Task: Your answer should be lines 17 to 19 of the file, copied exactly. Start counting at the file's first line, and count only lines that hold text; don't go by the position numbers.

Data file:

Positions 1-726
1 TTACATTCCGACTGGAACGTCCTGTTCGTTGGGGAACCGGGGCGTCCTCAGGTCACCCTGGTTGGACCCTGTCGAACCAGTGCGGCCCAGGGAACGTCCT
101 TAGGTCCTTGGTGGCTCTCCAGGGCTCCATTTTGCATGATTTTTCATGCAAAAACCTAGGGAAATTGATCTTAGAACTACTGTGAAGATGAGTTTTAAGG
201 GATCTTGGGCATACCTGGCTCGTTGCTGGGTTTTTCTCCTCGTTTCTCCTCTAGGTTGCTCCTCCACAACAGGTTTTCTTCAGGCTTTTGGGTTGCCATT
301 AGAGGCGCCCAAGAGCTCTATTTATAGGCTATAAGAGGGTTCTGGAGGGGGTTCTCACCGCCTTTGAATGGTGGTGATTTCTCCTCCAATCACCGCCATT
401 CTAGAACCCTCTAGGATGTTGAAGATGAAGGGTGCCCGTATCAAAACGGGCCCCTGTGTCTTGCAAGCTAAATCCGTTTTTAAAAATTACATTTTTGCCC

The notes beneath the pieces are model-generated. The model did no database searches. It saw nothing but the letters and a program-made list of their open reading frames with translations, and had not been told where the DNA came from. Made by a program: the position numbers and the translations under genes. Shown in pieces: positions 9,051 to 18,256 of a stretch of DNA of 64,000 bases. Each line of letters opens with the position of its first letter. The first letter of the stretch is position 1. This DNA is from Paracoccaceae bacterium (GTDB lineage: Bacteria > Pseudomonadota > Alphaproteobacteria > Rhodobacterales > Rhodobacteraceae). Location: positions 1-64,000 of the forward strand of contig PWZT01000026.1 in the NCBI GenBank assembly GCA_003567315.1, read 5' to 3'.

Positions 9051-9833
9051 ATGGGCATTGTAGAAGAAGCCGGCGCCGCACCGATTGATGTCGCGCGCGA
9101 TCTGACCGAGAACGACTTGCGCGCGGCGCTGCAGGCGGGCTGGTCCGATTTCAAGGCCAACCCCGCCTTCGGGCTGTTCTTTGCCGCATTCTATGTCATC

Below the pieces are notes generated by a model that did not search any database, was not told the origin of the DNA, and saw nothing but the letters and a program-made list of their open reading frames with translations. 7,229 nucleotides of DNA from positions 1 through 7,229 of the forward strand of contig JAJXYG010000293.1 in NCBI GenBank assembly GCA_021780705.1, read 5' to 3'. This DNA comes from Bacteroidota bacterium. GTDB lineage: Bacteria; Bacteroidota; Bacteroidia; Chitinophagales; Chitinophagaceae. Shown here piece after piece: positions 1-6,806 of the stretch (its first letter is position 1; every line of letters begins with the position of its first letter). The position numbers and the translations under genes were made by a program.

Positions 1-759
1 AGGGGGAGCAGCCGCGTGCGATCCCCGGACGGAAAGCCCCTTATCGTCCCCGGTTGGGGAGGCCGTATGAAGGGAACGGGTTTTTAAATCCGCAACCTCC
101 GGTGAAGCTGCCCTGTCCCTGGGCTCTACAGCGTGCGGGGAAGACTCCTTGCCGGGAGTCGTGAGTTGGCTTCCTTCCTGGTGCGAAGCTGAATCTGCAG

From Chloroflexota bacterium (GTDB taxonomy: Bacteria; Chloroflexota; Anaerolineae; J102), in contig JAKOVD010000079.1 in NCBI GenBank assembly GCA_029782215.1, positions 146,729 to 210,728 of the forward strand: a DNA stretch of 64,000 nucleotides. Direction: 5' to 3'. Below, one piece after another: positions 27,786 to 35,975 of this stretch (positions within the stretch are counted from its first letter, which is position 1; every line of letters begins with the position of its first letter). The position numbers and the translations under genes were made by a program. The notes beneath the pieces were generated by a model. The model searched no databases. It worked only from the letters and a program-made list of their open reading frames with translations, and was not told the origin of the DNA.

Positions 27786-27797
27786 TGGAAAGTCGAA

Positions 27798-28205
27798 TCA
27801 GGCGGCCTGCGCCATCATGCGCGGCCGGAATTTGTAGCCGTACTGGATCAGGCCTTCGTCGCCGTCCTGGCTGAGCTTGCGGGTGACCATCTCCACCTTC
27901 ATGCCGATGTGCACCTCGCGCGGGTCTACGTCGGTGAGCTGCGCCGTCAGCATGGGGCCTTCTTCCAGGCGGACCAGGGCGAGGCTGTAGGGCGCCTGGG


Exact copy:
27786 TGGAAAGTCGAA

Positions 27798-28205
27798 TCA